Especially if your job depends on it like it can with *nix webserver support a

  • netbeans it if u wanna stay to JSP. for ASP and stuff theres no open source alternative.
  • by Jeff DeMaagd (2015) on Wednesday October 26, 2005 @03:35PM (#13883424) Homepage Journal
    What is the constriction preventing the use of commercial software?
    • Shhhhh...You'll disturb the groupthink! Slashdot can't stand people who don't go with groupthink!
    • How is the parent a Troll? The poster provided absolutely no reason for why it has to be FREE (or even what kind of free was implied, my guess is $$$ since they were looking for a tool, not a library or other) and it's an important thing to know.
      • In my opinion, I think it was the subject line, but the problem is that I thought there is some truth to the sentiment when I wrote it, and I still do. My thinking is that someone wants the advanced features found in a $400 program, but is willing to pay $0 to get it.

        While I think OSS is a great thing as it offers more choices, but I simply don't think it is necessarily capable of solving all problems in the best possible way.
        • It is capable of eliminating the ability to sell software without source code for a profit, and will do so in time. Some of us don't buy closed-source software because we consider it immoral to so do, barring some overriding need, and are willing to pay in money, features and even time in order to avoid it.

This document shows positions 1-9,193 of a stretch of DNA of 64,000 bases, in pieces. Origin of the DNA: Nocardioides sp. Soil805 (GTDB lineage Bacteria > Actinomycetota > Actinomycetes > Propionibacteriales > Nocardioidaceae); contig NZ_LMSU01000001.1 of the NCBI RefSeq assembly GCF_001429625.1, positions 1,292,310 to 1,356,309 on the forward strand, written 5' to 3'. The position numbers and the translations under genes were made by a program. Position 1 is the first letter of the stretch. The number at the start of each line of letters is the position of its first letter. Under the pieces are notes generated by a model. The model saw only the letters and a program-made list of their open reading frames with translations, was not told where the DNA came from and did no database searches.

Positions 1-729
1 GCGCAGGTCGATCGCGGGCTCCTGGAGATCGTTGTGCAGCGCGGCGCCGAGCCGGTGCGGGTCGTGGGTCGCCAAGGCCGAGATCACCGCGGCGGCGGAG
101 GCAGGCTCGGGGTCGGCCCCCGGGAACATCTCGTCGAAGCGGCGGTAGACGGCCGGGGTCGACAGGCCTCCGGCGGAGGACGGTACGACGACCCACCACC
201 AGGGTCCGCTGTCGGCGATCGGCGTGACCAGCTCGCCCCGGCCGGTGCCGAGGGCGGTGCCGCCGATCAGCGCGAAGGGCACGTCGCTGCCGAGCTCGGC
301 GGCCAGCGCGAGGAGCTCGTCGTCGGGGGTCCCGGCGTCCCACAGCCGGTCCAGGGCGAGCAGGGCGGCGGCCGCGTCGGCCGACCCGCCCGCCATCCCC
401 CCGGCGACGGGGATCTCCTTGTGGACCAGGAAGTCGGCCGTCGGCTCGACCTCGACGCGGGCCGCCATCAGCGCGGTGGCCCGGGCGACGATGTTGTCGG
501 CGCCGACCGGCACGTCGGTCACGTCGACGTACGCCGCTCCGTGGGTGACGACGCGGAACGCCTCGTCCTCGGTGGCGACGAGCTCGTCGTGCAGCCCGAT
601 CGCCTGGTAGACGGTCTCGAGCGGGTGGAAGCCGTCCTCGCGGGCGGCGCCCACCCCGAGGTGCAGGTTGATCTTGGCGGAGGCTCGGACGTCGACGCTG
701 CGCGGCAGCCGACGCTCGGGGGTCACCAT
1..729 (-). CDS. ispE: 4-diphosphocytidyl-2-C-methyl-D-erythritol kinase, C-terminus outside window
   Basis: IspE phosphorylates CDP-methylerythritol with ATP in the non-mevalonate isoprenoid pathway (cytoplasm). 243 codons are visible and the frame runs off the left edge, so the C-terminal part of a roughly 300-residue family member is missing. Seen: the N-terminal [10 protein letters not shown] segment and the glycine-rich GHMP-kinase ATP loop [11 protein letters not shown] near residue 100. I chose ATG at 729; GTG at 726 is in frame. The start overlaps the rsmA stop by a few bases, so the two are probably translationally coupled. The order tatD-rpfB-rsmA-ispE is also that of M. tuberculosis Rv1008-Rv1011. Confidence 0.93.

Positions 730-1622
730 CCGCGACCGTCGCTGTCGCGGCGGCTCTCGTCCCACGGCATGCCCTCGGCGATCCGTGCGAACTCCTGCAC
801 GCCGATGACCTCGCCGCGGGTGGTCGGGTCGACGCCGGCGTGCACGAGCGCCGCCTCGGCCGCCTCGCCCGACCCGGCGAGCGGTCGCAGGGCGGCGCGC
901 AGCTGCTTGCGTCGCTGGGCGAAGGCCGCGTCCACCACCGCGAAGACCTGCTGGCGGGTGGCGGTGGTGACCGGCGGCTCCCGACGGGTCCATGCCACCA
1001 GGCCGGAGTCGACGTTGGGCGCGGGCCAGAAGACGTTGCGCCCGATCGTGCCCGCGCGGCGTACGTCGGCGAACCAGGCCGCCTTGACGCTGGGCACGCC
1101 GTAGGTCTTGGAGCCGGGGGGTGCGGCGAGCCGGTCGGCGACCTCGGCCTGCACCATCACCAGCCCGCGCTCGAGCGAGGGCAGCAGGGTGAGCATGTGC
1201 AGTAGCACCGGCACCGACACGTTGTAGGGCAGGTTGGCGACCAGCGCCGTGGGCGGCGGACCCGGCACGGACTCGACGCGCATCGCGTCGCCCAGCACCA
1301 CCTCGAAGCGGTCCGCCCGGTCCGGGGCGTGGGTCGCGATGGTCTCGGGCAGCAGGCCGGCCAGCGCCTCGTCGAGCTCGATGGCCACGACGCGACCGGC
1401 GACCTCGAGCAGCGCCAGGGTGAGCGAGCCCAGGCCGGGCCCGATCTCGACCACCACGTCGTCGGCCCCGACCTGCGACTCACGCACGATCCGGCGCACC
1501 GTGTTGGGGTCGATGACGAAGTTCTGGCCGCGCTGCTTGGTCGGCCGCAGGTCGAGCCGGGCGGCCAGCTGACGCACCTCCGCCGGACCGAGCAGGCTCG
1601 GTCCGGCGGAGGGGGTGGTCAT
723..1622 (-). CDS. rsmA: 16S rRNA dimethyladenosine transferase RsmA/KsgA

• " Some of us don't buy closed-source software because we consider it immoral to so do, barring some overriding need..."

            Ah, situational ethics.

            Sorry, folks; if it's immoral, it's always immoral. You may decide to do something immoral when you think it's justified, but it's still immoral. Killing is immoral. Killing someone who is trying to blow up a busload of children is immoral, but (in my worldview, anyway) justified. If you find closed-source software immoral, fine. That's your right, and I respect
            • If you consider defending victims against murder to be immoral, I think your vocabulary is very idiosyncratic. There is nothing immoral about using deadly force to prevent a deadly crime. If I were to refuse to save a life because I would have to use proprietary software to do it, that would be immoral.

          • Some of us don't buy closed-source software because we consider it immoral to so do,

            Buying closed source software is IMMORAL?!?! I've just gotta hear the reasoning behind that...